ATHENS, Greece — Greece plans to rapidly expand government digital services in 2020 to try and slim down its notoriously slow-moving bureaucracy and help the country exit its pandemic recession more quickly.
More than 500 services are available through a new online portal, gov.gr, launched on March 21 during lockdown measures. Kyriakos Pierrakakis, minister of digital governance, told The Associated Press he hopes to add at least 200 more services by the end of the year – roughly one per day.
They currently range from obtaining online medical prescriptions and filing architectural designs for building permits to applying for state assistance for ex-convicts.
“Think simplifications of a life event: The birth of a child. Up until February, getting the (social security) number of a newborn involved visits on behalf of citizens to five different public services,” Pierrakakis said.
“Now, that happens automatically within the hospital, and parents are notified by SMS … We’re making that example universal.”
Barely out of a major financial crisis, Greece is expected to suffer the worst recession in the European Union this year from the impact of COVID-19 on tourism and other key sectors of its debt-burdened economy.
Administrative costs amounted to a whopping 6.8% of Greek GDP before the global financial crisis more than a decade ago, roughly double the EU average, according to estimates by the Organization for Economic Co-operation and Development.
Under pressure from bailout lenders, Greece has been digitizing the services of its public and tax administration for years but only put citizens’ services under a single online roof for the first time seven weeks ago.
Pierrakakis, 36, a Harvard and MIT-trained expert in the use of technology in public policy, says Greece’s digital overhaul is inspired by EU members that lead in online services.
“Our compass is Estonia, where you can do all but three things online: get married, get divorced, and buy a house,” he said. “We’re hoping that we can reach a similar digital equilibrium by adding and integrating more services one after another in the coming months.”
By the summer, Greece aims to create the legal framework for residents to eventually have a single identification number and will ban the use of fax-machine communication in public administration. One challenge is that Greece has among the lowest rates of Internet penetration in the EU, with household usage at 72% in 2018, though usage has increased rapidly over the past decade.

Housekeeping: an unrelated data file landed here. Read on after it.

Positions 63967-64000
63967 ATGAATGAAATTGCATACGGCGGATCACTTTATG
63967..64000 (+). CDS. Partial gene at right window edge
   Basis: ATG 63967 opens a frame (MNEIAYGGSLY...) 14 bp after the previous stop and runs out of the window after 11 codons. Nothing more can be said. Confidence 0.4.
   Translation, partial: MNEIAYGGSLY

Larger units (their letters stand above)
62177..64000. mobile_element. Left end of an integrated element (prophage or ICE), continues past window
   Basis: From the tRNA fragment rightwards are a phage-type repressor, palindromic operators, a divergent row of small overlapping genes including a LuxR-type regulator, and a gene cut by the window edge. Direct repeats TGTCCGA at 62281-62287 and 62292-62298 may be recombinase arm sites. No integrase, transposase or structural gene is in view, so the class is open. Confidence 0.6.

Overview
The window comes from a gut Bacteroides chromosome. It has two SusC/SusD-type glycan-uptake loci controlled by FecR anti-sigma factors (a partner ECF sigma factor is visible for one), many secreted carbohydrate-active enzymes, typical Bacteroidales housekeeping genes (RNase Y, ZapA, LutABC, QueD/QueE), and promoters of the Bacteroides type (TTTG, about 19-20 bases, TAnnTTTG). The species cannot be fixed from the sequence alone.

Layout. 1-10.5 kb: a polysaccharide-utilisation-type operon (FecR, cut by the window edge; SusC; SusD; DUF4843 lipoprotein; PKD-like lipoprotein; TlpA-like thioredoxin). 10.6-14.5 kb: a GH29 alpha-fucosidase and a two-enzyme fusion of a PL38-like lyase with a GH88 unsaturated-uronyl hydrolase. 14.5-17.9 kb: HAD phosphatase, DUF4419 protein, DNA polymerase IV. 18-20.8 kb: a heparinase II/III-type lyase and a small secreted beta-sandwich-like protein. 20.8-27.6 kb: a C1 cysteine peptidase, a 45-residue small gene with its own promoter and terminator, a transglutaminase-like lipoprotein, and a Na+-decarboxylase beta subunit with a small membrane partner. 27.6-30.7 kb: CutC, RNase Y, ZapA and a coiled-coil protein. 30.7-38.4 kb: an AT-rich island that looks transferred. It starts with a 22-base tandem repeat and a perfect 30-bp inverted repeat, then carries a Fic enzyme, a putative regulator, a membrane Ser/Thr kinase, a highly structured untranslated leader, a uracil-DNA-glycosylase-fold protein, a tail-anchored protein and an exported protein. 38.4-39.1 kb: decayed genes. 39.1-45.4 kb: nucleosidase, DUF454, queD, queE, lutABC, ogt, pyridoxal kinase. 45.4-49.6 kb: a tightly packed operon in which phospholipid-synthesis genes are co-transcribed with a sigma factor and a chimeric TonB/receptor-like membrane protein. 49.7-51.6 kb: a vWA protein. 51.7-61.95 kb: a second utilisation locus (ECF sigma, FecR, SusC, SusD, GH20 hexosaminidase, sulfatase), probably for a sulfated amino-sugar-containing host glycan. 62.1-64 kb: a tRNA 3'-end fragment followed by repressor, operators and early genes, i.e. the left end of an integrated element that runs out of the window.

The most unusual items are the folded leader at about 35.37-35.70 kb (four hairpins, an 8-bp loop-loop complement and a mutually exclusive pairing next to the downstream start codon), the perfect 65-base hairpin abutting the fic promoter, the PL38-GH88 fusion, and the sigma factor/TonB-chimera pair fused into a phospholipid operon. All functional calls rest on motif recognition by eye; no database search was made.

Business owner Vicky Economopoulou runs a vegan bistro in Athens’ trendy Koukaki district and is preparing to reopen after the lockdown.
It took her and business partner Eva Kexagia nearly eight months to get operating permits approved before first opening in February – a process the government says will be considerably accelerated by the end of 2020.
Economopoulou says the digital reforms are long overdue.
“That’s why we have technology: To make life easier and not waste time waiting in line,” Economopoulou said, adding that streamlining services alone will not be enough of a government response to lift Greece back out of crisis.
“Everyone is being hurt by this. It’s unprecedented, and an online platform won’t be enough. They need to reach deeper into their pockets and their hearts.” ___
Iliana Mier in Athens contributed to this report.
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Derek Gatopoulos, The Associated Press
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COVID-19 has sickened tens of thousands of Canadians from coast to coast and killed thousands.
“While we can start to become numb to these numbers as time goes on, each one of these individuals had a life that mattered and people who loved them,” Dr. Deena Hinshaw, Alberta’s chief medical health officer, has said.
Here are the stories of some of those who have lost their lives:
Thelma Eunice Coward-Ince
HALIFAX — A pillar of the black community in Halifax, Thelma Coward-Ince was also a pioneer in the Royal Canadian Navy.
Coward-Ince died April 17 at 86.
Born in Sydney, N.S., she graduated from Mount Saint Vincent in Halifax with a bachelor of arts degree before joining the Navy in 1954.
She is believed to have been the country’s first black naval reservist, and went on to serve in numerous roles, including senior secretary to the navy’s chief of staff and manager of administrative services.
In 1979, she was the only female manager in the navy’s Atlantic ship repair unit, which at the time employed fewer than 100 women out of a total complement of 2,000 workers.